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#GirlsNotBrides: Ending Child Marriage in the Philippines

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  • Today, 1 out of 6 Filipina girls are married before they are 18 years old.

  • Child marriage is a human rights violation that disrupts the development and growth of young girls, leading to teenage pregnancy, lower educational attainment and employability, higher risk of domestic violence.

  • Key action points: 1) Ensure evidence-based policy formulation and programmatic interventions for both prevention and mitigation of child marriage; 2) Empower adolescent girls and place them at the center of programming efforts; 3) Pursue transformational change in social norms for eliminating child marriage, also by engaging men/boys, parents and community leaders.

The United Nations defines child marriage as any formal marriage or informal union where one or both of the parties are under 18 years of age. Child marriage is a violation of human rights as embodied in the Universal Declaration of Human Rights (UDHR), Convention on the Rights of the Child (CRC), and Convention on the Elimination of all Forms of Discrimination against Women (CEDAW), all of which the Philippines has either signed or ratified. Child marriage compromises the development of girls and results in early pregnancy and social isolation, with little education and poor vocational training, reinforcing the gendered nature of poverty. Most child marriages are also forced marriages, where the consent of the child is not considered before the consummation of the union. While some boys are affected by child marriage, the issue impacts girls in far larger numbers and with more intensity.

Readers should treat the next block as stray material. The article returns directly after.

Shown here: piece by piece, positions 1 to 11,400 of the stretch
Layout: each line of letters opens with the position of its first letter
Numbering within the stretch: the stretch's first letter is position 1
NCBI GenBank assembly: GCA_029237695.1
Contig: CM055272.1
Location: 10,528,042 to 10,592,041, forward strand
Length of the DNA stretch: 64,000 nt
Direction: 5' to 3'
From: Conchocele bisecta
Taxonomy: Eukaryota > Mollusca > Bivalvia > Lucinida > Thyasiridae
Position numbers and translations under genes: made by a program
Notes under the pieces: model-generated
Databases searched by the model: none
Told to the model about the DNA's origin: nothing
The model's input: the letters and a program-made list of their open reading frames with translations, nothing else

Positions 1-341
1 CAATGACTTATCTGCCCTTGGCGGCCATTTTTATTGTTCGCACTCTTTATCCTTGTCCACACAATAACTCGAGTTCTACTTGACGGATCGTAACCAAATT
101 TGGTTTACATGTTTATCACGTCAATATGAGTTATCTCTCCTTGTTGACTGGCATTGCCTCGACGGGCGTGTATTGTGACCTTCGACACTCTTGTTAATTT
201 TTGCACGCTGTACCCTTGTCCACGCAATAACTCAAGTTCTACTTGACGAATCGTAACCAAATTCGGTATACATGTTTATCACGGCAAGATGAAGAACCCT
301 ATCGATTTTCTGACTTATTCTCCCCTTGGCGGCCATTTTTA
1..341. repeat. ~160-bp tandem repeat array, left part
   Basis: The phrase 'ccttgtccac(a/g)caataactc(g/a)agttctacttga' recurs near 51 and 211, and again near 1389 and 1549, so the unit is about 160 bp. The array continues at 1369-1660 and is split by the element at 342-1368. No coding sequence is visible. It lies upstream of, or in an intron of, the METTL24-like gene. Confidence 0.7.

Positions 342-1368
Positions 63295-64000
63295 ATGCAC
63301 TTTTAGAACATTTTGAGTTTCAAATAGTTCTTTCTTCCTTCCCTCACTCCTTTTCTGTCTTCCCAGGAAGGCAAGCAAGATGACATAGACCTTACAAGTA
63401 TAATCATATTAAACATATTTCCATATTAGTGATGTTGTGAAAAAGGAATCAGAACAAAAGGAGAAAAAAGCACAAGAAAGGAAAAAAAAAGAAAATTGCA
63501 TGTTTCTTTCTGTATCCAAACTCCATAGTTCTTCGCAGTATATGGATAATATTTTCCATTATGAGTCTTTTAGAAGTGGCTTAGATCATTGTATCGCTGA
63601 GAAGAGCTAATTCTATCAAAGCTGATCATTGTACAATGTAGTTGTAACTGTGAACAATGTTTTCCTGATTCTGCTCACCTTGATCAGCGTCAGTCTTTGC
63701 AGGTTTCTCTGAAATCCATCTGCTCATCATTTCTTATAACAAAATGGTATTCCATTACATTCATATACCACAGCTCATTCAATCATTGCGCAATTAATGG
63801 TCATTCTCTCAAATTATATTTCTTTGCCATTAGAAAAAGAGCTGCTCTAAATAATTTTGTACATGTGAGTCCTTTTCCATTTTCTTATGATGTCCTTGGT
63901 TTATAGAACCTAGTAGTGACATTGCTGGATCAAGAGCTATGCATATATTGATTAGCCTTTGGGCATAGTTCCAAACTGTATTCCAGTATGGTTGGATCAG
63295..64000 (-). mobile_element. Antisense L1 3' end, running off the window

Human Rights Violation and Hindrance to Sustainable Growth

The global Sustainable Development Goals (SDGs) has a specific target (5.3) aiming at eliminating child marriage along with other harmful practices. Indeed, 'half of the entire SDGs will not be achieved without significant progress on child marriage, including those related to poverty, health, education, nutrition, food security, economic growth and reduction of inequality, including gender inequality.'

More than 700 million girls and women alive today were married as children. 21% of young women aged 20 to 24 were married before they were 18, down from 25% a decade ago. There has been a small increase in the pace of decline of child marriage globally (driven largely by South Asia) but the decrease is nowhere near the rate required to eliminate this harmful practice by 2030 in line with the SDG target. Global progress would need to be 12 times over the rates of decline tracked over the past decade in order to eliminate child marriage.

While the practice of child marriage has slowly been declining, particularly for girls under age 15, more concerted efforts are needed to accelerate the pace of change. If there is no reduction in child marriage, up to 280 million more girls alive today are at risk of becoming brides before they turn 18. The effects of population growth mean that this number will approach 320 million by 2050. If current trends continue, the total number of women alive that were married in childhood will grow from more than 700 million today to almost 1 billion women and girls by 2030.